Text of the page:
Game developers want to deliver the most engaging and enjoyable experiences possible, but it's not an easy task. With the rapid expansion of gaming platforms, visual computing technologies, and immense competition, developers are under enormous pressure to create games that are not only innovative, immersive, and graphically amazing, but -- perhaps more importantly -- able to perform on a wide range of systems in a quickly expanding device ecosystem.
When it comes to optimizing game performance, the Intel Graphics Performance Analyzers tool suite (Intel GPA) can help. Used for years by many of the world's leading game houses and engines, Intel® GPA helps developers uncover and solve a wide range of performance issues so they can deliver the best game possible. Fast.
This paper highlights common challenges encountered during the development of three world-class games and how developers used Intel GPA to quickly solve them, resulting in significant performance and quality gains.
Download the latest version of Intel® GPA FREE. Visit intel.com/software/gpa.
XCOM: Enemy Unknown
Understanding Your Game Engine
THE GAME: A re-imagining of the 1994 PC title, XCOM: Enemy Unknown by Firaxis Games is a strategy game set in the near future during an alien invasion. Players direct the combat missions and operations of XCOM, an elite paramilitary organization tasked with defending Earth. Built on Epic's Unreal Engine, XCOM: Enemy Unknown is an acclaimed modern remake of the original, delivering tactically rich gameplay that keeps players engaged through tricky maneuvers and tension-fueled decisions.
CHALLENGE 1: Sudden FPS drop of nearly 300%. During a short scene involving character rendering and shading executions, frame rates unexpectedly dropped from 30 to 11 FPS. Though the slowdown lasted only a few seconds, it noticeably affected game performance.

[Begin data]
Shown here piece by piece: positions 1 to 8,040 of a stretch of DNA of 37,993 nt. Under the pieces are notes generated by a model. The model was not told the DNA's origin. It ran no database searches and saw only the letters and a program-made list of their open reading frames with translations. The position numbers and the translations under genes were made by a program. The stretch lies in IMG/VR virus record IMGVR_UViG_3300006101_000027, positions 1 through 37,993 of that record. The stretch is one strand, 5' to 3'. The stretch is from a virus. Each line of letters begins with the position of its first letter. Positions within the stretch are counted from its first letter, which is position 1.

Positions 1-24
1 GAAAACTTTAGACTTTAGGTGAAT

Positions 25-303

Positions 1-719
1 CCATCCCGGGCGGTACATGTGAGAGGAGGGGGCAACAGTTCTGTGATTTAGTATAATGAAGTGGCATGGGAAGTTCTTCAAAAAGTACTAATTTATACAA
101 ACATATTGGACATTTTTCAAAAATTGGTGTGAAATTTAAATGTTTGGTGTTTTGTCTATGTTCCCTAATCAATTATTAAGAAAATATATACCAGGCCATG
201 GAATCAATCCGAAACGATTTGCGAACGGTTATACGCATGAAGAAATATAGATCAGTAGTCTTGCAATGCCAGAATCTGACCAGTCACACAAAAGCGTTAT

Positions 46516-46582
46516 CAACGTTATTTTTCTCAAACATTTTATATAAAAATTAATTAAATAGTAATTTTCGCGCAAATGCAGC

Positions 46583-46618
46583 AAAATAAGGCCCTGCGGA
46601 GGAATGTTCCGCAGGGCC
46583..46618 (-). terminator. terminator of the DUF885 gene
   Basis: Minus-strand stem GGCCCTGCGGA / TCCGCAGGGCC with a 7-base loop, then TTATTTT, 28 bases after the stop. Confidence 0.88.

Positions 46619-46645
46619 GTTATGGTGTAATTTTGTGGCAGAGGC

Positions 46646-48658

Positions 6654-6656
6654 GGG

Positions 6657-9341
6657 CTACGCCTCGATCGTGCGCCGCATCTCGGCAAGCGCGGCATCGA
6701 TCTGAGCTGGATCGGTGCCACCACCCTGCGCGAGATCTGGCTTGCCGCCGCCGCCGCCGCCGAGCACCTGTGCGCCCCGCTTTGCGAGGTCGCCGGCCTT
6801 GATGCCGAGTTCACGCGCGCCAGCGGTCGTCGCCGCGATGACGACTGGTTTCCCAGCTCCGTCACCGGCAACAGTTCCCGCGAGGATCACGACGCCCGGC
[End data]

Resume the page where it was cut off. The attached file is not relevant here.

Image 1: Short scene where frame rates dropped 3x during shading executions.
SOLUTION 1: Intel GPA frame-capture analysis. A feature of Intel GPA allows developers to immediately capture a snapshot of any scene and then, using Intel GPA Frame Analyzer, visually drill down to uncover the root cause of performance issues. "In this case, the issue turned out to be a shader that was intended for offline rendering but was left in the production version by accident."
THE RESULT: Frame rate jumped to 30 FPS. Although the impact of the non-production shader wasn't extensive, by using Intel GPA the development team was able to identify and fix the issue within minutes.
CHALLENGE 2: Even after fixing the non-production shader, performance was still sub-optimal. While working with Firaxis, Intel engineers found around 30-40% of the total frame time was being spent copying render targets, the reason being Unreal wanted to resolve the targets which is required when using MSAA. Firaxis was not using MSAA so finding a way to remove the copies was ideal.
A resolve is where you take a render target that was previously written to and copy it to a texture so that you can use it as input on another operation like a post processing effect. With a post processing effect like blur you will need to do a resolve after the horizontal and vertical steps. The copy can be an expensive operation so if you have many of these it can really add up to a big chunk of your overall frame time.
SOLUTION 2: Intel GPA's "select all draw calls doing XYZ" capability. With the Intel GPA Frame Analyzer tool, a developer can right-click on any asset and see all of the draw calls that use it. By understanding where and to what extent copy jobs are being used, developers can strategically remove them to optimize performance.
Which is what Firaxis did. Using this feature in Intel GPA, they identified and removed all copy jobs from the game. It's important to note that copy-job removal in non-MSAA games should be done strategically and on a case-by-case basis because removal can sometimes cause noticeable visual artifacts. For XCOM, removing 100% of the copy jobs was optimal. But this may not be the case in other games, which is why Intel GPA Frame Analyzer is useful: it helps developers identify the most critical performance bottlenecks within a frame.
Could copy jobs have been found without Intel GPA? "Unlikely," says Jeff Laflam, Intel Senior Application Engineer, who advised Firaxis on this project. "A developer could manually uncover one or two instances where a copy job was happening, but to see copy jobs everywhere and see the extent to which the game is being affected? Without Intel GPA, it would take so long as to essentially be an impossible task."
THE RESULT: Increase of 1.5x FPS. Frame rates increased from 21 to 31 FPS, a 1.5x improvement.